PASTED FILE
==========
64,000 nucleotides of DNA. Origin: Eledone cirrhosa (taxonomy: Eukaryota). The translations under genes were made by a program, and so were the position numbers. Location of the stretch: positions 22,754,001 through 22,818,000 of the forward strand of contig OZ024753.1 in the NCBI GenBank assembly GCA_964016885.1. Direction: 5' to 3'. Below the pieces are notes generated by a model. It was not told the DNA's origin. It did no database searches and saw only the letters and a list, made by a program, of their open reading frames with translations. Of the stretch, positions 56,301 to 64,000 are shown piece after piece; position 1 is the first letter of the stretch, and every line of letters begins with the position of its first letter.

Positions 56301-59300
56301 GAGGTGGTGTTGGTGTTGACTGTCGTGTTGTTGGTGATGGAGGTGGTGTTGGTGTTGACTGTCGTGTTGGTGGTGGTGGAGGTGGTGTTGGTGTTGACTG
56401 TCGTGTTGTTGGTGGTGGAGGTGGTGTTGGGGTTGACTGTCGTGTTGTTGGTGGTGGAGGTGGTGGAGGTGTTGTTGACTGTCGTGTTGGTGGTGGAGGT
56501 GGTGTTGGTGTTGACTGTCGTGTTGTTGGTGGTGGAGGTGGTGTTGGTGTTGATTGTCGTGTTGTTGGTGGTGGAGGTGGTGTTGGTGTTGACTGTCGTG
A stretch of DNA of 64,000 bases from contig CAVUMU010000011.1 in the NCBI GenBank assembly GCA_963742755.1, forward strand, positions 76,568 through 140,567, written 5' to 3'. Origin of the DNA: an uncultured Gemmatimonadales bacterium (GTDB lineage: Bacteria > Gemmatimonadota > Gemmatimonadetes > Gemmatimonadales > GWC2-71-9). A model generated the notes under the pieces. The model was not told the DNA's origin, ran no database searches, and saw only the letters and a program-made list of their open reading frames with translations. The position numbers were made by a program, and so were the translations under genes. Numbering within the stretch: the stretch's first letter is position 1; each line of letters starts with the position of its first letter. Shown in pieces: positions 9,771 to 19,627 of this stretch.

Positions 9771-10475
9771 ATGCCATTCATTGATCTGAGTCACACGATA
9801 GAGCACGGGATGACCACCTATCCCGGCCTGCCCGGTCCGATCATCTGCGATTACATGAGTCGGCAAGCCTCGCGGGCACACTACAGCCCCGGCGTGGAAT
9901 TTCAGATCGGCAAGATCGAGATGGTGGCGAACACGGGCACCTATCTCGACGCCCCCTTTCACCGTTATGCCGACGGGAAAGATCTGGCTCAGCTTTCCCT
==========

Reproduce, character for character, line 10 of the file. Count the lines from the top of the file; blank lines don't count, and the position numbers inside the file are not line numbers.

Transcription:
9901 TTCAGATCGGCAAGATCGAGATGGTGGCGAACACGGGCACCTATCTCGACGCCCCCTTTCACCGTTATGCCGACGGGAAAGATCTGGCTCAGCTTTCCCT